Advanced Placement and International Baccalaureate Program Fee Waiver Program for New York
Fee Waiver Program for New York
Important update regarding AP Exam fee subsidies for low-income students in New York.
For public and non-public school students qualifying for the College Board fee reduction of $32 per exam, the state of New York will pay:
- $40 per AP Exam (except AP Seminar and AP Research Exams)
- $88 per AP Seminar Exam and AP Research Exam
The final fee for any AP Exam (including AP Seminar and AP Research Exams) for a qualifying student is $13.
What Schools Must Do
Your school's AP coordinator takes the following steps.
Before the exams:
- Determine the total number of students in your school eligible for fee reductions for low-income students.
- Determine the total number of exams they’ll take.
- Enter these numbers on the AP Exam Ordering website before ordering exams.
After the exams:
- Fill in the "Option 1" circle on each qualifying student's registration answer sheet.
- When generating your invoice online, enter the total number of exams taken by qualifying low-income students.
- Send $13 to the AP Program for each AP Exam, including AP Seminar and AP Research Exams, taken by qualifying low-income students.
- Schools no longer need to submit a copy of their College Board AP Exam Invoice, nor a signed roster of qualifying student names, to the New York State Education Department (NYSED).
The College Board will bill the state directly for $40 per AP Exam (except AP Seminar and AP Research Exams) per qualifying student, and $88 per AP Seminar Exam and AP Research Exam per qualifying student.
New York State Funding for Low-Income Students’ 2018 IB Exams
Important update regarding IB Exam fee subsidies for low-income students in New York.
For public and non-public school students qualifying for the IB fee reduction the state of New York will pay $106 per exam. The final fee for any IB exam for a qualifying student is $13.
Updated June 6, 2018
Important Changes to Federal Funding for Low‐Income Students’ low income fee waiver exams in New York.
Starting with the May 2017 AP Exams, New York will no longer be able to access funds through the federal AP Test Fee Program, which expired in 2016. The program was consolidated with many other education programs under ESSA Title IV, Part A. Funding for AP activities is available under Title IV‐A, as well as under Title I and Title II.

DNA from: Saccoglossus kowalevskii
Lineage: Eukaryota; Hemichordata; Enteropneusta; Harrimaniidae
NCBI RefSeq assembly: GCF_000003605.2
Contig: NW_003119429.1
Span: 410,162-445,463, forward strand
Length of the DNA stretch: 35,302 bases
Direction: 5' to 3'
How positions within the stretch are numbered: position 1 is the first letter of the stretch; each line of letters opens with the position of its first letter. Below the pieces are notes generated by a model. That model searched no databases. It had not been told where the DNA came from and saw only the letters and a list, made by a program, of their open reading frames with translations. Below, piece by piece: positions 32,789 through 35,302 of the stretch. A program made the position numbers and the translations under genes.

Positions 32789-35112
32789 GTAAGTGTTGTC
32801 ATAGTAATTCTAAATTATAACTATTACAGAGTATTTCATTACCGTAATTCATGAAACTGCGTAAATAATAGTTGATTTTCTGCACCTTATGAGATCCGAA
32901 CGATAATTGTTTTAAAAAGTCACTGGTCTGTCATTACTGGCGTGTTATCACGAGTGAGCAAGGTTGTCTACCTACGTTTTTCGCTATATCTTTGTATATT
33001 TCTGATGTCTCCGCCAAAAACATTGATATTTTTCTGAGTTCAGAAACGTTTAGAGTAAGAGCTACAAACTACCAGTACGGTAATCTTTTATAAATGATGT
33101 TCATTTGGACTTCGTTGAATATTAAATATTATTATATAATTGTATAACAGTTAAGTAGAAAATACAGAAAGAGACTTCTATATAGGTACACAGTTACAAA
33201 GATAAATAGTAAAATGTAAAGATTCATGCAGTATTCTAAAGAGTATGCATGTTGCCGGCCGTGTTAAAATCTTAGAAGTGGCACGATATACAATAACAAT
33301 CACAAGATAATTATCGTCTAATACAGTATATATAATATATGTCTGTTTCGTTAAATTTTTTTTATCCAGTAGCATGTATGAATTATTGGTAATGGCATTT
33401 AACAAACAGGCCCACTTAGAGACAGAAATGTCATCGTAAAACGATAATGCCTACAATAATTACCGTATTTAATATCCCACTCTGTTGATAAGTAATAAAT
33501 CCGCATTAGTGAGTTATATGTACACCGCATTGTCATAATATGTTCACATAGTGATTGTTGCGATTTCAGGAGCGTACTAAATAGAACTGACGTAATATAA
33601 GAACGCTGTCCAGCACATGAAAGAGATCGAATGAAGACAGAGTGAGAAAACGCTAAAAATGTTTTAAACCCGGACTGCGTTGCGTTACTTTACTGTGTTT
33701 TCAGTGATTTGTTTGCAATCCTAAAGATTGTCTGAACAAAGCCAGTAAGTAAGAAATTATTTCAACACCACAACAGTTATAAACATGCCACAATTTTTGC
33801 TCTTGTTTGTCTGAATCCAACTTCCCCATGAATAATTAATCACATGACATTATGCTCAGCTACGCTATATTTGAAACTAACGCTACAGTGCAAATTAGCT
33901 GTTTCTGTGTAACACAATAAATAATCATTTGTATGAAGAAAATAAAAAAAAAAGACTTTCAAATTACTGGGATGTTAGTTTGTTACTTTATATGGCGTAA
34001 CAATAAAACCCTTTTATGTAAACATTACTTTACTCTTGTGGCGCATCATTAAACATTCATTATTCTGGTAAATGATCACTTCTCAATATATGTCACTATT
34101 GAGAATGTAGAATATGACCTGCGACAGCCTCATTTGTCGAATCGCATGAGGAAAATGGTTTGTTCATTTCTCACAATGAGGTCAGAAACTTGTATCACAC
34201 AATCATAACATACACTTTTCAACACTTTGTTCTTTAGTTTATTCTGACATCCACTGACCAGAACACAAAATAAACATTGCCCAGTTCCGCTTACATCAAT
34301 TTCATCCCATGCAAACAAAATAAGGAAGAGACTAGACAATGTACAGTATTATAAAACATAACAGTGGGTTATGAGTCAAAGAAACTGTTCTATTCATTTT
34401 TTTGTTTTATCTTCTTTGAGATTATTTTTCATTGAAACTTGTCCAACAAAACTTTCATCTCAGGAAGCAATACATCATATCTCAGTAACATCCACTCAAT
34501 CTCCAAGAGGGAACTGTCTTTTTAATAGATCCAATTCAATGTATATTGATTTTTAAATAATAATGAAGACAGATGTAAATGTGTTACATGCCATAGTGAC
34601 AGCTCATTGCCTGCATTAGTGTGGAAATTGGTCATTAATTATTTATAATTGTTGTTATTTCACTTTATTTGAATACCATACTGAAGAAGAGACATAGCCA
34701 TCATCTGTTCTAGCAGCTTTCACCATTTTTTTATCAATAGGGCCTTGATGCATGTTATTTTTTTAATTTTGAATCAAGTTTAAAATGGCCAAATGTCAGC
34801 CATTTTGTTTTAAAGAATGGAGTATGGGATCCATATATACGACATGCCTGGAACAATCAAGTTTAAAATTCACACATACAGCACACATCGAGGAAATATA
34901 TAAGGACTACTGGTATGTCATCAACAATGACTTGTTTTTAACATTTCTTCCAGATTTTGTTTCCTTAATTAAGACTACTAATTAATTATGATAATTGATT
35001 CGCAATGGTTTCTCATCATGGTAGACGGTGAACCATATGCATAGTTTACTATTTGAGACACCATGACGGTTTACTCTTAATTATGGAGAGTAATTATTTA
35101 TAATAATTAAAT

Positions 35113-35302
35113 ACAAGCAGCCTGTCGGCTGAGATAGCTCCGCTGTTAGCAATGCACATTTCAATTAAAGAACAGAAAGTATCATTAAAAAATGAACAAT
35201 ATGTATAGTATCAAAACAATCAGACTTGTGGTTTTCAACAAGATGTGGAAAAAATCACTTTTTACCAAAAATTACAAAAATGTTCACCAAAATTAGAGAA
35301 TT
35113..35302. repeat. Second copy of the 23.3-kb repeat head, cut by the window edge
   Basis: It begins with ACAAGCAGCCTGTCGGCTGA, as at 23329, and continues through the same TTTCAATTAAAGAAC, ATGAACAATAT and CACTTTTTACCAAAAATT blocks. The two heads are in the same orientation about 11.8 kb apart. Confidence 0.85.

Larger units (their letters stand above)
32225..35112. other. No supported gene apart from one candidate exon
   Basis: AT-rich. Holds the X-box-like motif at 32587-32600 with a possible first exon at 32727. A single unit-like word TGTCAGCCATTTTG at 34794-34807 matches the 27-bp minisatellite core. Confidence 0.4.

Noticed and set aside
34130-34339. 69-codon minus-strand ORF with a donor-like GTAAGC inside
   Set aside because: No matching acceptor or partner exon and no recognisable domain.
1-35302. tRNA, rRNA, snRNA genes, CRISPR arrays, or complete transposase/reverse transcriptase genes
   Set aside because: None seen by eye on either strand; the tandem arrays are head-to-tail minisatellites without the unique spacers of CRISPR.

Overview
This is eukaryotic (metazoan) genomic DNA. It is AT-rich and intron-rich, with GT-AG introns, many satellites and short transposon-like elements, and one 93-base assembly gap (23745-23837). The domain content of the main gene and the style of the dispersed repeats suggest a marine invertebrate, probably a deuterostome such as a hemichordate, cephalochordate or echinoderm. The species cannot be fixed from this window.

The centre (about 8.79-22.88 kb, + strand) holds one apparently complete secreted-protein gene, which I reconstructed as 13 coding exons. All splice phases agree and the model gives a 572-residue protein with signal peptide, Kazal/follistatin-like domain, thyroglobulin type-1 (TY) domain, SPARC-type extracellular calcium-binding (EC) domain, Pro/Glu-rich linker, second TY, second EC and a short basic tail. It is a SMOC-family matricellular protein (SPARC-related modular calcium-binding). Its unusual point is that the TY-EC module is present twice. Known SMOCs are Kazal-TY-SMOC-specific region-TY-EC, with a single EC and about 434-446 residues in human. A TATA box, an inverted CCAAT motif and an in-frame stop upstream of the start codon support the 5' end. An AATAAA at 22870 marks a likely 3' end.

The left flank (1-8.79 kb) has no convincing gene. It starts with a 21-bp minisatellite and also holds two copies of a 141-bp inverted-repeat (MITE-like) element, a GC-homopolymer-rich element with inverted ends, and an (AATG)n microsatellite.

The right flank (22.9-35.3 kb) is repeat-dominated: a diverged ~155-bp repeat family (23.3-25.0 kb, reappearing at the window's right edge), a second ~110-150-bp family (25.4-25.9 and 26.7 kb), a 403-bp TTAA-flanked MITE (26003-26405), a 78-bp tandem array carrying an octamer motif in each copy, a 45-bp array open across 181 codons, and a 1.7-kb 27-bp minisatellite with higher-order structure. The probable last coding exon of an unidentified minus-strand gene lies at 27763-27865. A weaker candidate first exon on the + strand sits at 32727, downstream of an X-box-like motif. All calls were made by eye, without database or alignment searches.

As a result of federal funding, the number of AP Exams taken by low‐income students in New York has grown from 9,850 in 1998, the year before the federal program began, to 69,500 in 2016. The potential college tuition savings attributable to AP Exams taken by low‐income students in New York who received federal funding in 2016 and scored a 3 or higher is $24 million.
Please note that beginning in school year 2017-2018, under Title IV, section 4104 (b) of the ESSA, States may choose to utilize a portion of their Title IV formula funds for various State activities, which may include paying all or a portion of “accelerated learning” exam fees for low-income students. In the future, the United States Department of Education (USDE) Office of Safe and Healthy Students, the office that will administer Title IV under ESSA, will provide you with the program contact for questions you may have about how States may support Title IV of ESSA.
USDE has indicated that LEAs may use Title I, Part A funds to pay the cost for low-income students to take an AP or IB exam in limited circumstances. Title I, Part A funds may be used to pay the cost of taking an AP or IB exam for a student from a low-income family who is participating in a Title I, Part A program, provided that paying for those costs is otherwise the responsibility of the student’s parents. In other words, Title I, Part A funds may be used to pay the cost of taking the exam if, absent the Title I, Part A funds, the student would not be able to access the exam. To the extent that the LEA covers the cost of the exams for all students or the LEA has a fund to pay the cost for students from low-income families in general, Title I, Part A funds may not be used.
LEAs interested in using Title I, Part A funds for this purpose should see C-4 in USDE’s February 2008 non-regulatory guidance titled Title I Fiscal Issue.
and B-4, B-7, and C-4 in USDE's September 2009 non-regulatory guidance titled Using Title I, Part A ARRA Funds.
For potential actions that LEAs can take to continue supporting AP exams for low-income students see: Federal Funding for AP